Therefore, one comes from the other, compounding the impact of the waste in question.

One example would be a midstream process that requires slower processing due to the performance characteristics of the material used. 

In this case, upstream processes bottleneck and cause excess transport while downstream production processes starve for the material.

Some industries can address this by using Just-in-Time or Kanban systems to create a pull throughput rather than a push strategy. The goal is to level the work so the production flow evens out.


Muri focuses on the overburden in the labor aspect of production. While high production rates are every manufacturer’s goal, pushing workers or equipment past their optimum or 100% capacity isn’t sustainable. 

It leads to employee issues such as morale, absenteeism, and equipment failure. Lean manufacturing methodology uses standardized work to design and implement sustainable work processes without overburdening people and equipment.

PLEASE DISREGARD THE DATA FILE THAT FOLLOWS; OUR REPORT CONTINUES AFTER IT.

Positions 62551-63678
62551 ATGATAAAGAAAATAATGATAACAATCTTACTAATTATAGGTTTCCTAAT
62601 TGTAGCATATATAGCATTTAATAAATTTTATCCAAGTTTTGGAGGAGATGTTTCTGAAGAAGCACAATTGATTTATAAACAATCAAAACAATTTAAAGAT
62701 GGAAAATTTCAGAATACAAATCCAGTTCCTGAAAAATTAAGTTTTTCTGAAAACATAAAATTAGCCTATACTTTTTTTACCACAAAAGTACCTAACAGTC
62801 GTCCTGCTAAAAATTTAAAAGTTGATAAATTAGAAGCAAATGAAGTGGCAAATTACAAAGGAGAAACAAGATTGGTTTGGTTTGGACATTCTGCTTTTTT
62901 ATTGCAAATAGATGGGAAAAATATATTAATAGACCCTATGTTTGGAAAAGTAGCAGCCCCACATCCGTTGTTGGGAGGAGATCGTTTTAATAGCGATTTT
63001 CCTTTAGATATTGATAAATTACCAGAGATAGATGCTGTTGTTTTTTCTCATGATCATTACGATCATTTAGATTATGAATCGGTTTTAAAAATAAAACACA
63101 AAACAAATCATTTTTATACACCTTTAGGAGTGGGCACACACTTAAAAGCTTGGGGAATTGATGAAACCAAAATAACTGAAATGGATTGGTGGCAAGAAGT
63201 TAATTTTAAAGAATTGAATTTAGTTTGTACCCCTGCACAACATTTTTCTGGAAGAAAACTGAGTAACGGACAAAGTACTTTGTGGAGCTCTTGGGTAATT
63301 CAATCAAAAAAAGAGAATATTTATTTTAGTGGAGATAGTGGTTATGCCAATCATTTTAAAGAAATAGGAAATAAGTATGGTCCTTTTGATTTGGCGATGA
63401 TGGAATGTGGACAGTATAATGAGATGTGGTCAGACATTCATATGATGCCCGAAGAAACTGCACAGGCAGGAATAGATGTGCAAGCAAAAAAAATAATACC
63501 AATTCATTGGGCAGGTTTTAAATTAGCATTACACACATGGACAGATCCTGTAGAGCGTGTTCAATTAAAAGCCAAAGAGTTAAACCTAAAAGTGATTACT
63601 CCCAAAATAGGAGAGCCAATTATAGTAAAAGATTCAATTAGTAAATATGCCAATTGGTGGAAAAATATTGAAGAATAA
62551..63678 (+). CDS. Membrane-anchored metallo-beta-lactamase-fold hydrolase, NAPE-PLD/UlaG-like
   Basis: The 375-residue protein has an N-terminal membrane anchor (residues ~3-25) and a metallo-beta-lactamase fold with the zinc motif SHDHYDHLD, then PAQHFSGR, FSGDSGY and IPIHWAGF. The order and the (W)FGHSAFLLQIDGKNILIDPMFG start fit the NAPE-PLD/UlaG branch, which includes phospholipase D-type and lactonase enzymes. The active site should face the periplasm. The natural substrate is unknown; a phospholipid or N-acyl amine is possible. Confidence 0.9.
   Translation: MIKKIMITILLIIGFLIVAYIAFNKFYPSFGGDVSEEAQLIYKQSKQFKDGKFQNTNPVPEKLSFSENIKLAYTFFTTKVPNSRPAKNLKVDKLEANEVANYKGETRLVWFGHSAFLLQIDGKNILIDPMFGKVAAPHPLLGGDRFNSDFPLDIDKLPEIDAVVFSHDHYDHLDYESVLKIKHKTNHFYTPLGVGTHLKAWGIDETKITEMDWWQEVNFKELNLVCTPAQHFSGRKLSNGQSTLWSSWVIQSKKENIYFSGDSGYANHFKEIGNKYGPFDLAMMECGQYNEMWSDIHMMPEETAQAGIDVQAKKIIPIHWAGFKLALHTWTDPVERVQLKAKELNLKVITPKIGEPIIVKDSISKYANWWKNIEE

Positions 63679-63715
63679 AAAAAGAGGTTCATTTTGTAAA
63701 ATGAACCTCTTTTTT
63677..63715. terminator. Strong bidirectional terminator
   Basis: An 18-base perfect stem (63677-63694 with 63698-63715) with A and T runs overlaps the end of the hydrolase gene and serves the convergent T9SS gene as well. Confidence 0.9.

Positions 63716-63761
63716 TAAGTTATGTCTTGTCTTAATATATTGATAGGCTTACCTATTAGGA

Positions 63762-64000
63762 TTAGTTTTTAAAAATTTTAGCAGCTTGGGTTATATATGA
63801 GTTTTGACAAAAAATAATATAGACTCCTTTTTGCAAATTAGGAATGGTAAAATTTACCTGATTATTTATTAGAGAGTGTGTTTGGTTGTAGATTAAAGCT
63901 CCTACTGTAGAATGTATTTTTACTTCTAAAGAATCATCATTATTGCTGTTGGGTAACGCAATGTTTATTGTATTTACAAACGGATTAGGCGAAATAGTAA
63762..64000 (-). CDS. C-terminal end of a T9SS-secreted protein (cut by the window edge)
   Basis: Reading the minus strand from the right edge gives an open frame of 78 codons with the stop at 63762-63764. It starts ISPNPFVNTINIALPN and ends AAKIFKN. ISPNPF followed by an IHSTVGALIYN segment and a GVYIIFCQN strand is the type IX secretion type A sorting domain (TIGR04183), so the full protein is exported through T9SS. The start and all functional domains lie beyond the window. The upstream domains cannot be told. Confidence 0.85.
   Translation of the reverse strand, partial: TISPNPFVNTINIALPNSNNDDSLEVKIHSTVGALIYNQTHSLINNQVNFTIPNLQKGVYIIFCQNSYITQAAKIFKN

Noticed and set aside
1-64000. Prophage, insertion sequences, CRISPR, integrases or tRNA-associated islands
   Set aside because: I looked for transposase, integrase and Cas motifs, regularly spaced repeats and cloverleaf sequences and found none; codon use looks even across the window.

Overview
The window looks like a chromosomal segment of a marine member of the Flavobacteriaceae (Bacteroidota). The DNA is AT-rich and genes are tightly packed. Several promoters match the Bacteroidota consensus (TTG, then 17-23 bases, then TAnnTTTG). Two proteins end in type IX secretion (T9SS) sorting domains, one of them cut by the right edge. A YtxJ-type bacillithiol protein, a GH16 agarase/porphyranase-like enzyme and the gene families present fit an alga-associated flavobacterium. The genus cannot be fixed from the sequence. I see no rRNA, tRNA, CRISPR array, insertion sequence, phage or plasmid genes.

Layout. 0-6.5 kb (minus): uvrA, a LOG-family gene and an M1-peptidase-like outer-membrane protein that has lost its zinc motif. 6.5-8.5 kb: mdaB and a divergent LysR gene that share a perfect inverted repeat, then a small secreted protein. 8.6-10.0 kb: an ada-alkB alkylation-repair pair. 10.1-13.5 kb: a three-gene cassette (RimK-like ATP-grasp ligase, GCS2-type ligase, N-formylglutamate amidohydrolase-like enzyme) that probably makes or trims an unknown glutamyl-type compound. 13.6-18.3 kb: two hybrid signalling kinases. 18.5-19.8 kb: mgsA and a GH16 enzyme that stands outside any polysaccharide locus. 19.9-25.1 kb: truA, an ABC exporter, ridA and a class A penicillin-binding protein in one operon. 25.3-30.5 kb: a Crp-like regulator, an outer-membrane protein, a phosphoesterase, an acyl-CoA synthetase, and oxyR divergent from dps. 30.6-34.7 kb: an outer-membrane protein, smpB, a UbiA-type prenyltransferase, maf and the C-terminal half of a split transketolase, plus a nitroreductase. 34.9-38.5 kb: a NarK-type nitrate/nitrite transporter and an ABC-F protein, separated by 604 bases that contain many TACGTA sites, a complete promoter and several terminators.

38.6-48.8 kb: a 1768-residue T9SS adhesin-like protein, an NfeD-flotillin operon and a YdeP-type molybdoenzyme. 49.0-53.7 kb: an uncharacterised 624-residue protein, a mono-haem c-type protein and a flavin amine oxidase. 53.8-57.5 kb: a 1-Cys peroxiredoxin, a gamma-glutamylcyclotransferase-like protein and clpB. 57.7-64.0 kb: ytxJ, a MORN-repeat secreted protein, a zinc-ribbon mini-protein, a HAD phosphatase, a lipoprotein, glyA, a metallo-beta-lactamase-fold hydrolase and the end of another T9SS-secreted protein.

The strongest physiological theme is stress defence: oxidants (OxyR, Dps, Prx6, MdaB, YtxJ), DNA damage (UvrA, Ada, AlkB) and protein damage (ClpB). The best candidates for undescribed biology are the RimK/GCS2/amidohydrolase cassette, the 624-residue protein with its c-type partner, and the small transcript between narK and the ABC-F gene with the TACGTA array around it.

Now that you have a fair idea regarding the key categories of waste, you can streamline your operations and produce products faster, better, and at cheaper prices.

A 5 step plan to introduce continuous improvement on your plant floor

1. Identify the overall objective – Be specific and clear

Begin with the current state and the scenario as it exists. Get a complete understanding of the existing culture and the resources available. 

Once you have established this current state, start working towards the end goal. 

Imagine what the future of the factory can be both in the worst and best-case scenarios. Address the key parameters mentioned below to create a progressive growth plan:

  • What are the KPIs or metrics and how does manufacturing performance compare now versus in the future state?